I don’t think I’ve lost my love for mtb but I’m no where infatuated with it. It used to occupy 90% of my daily thoughts. I started felling not right about 5 years ago. Everyone said “your just getting older” but I didn’t seem likemyself. I started getting depressed, not sure if it was from not riding as much or what illness I was fighting. Doctors couldn’t Diagnose what was going on, some kind auto immune disease, disorder? I went from a trim 185lbs to almost 130lbs in about 10 months. Loss of energy, joint, muscle pains kept me off the bike. I even loss about two inches in height 6’2” down to 5’11.5” in two years. I have a hard time keeping up with my wife on most rides which is no knock because she keeps getting stronger on the ups and downs(she’s QOM on most DH and around the top 33% for guys but we are bailing early on rides and she is drafting me back to the car. It’s really frustrating! And it’s hard not to just say “ screw it im not going out” I go most days just so she doesn’t have to ride solo.

To get your juices flowing I’d try riding for more of an explorative nature, do you have an area that you can ride to that you’ve never been or get off your bike and walk around. I like to wild forage. Find wood to carve into spoons or bowls, (kind of distracting while riding) have you gotten a new bike or major components on your bike lately? That can simulate the desire to get out and use it. I hope you can get pumped on riding again! You never know when you maybe unable to ride when ever you want for what ever reason.
  • 6 0
 I lost my mojo a few years ago when it was stolen.
  • 4 0
 I was all about mountain biking from 1991 to about 1998. I worked in a bike shop from 1995-1999 and it kind of killed my pig. I went to uni in Nottingham and it was flat. No one was bothered about bikes so I flirted with BMX and rugby. Totally gave up on MTB, almost forgot bikes existed for a few years until I tried surfing at about 25 years old. Went to the Philippines for a couple of months, surfing every day. Travelled up the whole west coast of the usa with my surfboard from Mexico to Vancouver Island surfing wherever possible in that frigid water. Caught about eight good waves in the whole period. One day me and another guy rented bikes in San Fran to ride over the Golden Gate Bridge as you do. It was on that day that I realised hey, I'm 27, I'm fit as a bull, I'm throwing my mental and physical efforts into surfing and I'm still shit at it. And I will never be any good. But hey look at this, I haven't been on a bike properly for about eight years and I've still got it. Wheelies, stoppies, sending stair gaps and shit. I had a right laugh and the realisation hit me that there is only one way to be good at sport and that's to put hours of practice in when you're a kid, and that is exactly what I did on mountain bikes. ON that day, I decided to buy a bike again when I eventually settled down somewhere and then the following year I did it. I bought a Giant STP and never looked back. Ten years and probably eight bikes later I'm loving life, thinking about mountain bikes and sex in equal measure - those two things occupying most of my free thoughts. All the other stuff I was interested in has fallen by the wayside. I guess what I'm trying to say is, if you fall out of love with bikes you might fall back in love with them at a later date. You might not but hey it's not the end of the world if you don't. All that matters is that you're happy doing whatever it is that you're doing. Just enjoy life!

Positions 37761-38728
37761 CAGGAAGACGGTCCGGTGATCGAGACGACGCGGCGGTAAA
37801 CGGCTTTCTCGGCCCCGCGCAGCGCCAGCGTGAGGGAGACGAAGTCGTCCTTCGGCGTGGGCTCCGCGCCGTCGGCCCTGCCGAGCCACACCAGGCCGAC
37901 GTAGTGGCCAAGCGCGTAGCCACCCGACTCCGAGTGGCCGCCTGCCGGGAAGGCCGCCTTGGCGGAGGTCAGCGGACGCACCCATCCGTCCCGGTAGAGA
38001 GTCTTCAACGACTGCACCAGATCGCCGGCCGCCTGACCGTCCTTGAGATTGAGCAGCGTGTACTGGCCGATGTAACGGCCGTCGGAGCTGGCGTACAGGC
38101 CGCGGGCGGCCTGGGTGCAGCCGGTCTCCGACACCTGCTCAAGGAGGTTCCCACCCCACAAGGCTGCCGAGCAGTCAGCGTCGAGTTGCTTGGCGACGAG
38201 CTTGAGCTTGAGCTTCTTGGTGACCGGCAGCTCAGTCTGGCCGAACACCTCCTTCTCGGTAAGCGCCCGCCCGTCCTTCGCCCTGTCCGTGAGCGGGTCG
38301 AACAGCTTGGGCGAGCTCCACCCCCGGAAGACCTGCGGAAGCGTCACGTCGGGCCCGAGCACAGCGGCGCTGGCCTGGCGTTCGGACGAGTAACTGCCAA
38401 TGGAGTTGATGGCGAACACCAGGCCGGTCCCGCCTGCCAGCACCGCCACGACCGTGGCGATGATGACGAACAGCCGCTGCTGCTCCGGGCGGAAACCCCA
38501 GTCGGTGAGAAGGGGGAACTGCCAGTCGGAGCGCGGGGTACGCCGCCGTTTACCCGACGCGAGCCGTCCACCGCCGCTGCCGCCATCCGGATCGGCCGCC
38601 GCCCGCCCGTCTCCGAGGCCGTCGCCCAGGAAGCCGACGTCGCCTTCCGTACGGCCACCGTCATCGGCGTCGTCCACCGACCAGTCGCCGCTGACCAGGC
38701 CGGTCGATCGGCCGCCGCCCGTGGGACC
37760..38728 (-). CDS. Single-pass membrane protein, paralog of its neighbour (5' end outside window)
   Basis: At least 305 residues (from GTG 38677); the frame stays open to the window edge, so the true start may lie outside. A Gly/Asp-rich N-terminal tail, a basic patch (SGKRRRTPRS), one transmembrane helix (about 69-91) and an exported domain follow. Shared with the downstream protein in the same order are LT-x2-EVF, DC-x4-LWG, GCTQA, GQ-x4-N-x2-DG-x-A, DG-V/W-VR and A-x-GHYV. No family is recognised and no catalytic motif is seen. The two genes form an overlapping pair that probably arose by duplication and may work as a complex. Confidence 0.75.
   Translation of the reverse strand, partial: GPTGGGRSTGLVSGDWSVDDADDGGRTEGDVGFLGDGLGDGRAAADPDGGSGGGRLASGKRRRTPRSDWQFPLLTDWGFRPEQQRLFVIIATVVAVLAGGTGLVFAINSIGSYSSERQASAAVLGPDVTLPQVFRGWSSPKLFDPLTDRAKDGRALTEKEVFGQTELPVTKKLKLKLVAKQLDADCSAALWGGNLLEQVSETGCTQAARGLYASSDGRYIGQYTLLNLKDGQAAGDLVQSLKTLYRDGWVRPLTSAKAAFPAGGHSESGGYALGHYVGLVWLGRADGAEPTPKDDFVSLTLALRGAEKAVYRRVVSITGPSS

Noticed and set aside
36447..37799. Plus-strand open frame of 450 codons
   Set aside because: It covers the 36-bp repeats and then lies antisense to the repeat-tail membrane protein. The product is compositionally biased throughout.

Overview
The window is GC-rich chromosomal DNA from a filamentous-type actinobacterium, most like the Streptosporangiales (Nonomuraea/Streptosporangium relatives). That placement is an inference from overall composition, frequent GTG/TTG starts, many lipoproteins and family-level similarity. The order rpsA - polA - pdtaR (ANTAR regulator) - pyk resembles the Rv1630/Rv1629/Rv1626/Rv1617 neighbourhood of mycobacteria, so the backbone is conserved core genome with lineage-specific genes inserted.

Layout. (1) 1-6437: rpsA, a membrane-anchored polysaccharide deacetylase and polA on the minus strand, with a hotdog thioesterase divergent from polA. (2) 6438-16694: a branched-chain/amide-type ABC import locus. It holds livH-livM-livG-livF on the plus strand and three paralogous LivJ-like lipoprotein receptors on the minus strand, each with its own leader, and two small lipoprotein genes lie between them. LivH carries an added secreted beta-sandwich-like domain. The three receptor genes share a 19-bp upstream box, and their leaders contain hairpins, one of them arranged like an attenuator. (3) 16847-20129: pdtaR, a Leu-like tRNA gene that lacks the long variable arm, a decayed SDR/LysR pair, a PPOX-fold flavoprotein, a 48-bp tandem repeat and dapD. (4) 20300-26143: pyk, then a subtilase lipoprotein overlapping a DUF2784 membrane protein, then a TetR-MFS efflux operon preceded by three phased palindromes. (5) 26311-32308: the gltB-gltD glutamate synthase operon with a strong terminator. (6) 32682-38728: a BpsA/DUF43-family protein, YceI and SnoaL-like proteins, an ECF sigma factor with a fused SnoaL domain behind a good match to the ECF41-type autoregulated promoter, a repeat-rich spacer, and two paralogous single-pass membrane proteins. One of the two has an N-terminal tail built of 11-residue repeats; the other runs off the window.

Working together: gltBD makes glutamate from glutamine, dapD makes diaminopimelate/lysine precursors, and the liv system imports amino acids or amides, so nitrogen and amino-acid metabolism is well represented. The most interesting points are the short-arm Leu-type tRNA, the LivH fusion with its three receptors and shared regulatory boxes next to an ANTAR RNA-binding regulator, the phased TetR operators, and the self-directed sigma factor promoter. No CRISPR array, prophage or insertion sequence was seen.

• 2 7
flag WAKIdesigns (Dec 8, 2019 at 8:48) (Below Threshold)
 @jaame: I lost love for pedaling up and down. I just dirt jump and ride park. Some road... I’ll try again this year, but I am afraid XC riding is dead for me...
  • 3 0
 @WAKIdesigns: one must follow the heart and do what one enjoys. Life’s too short to waste on stuff that doesn’t push your buttons.
  • 1 0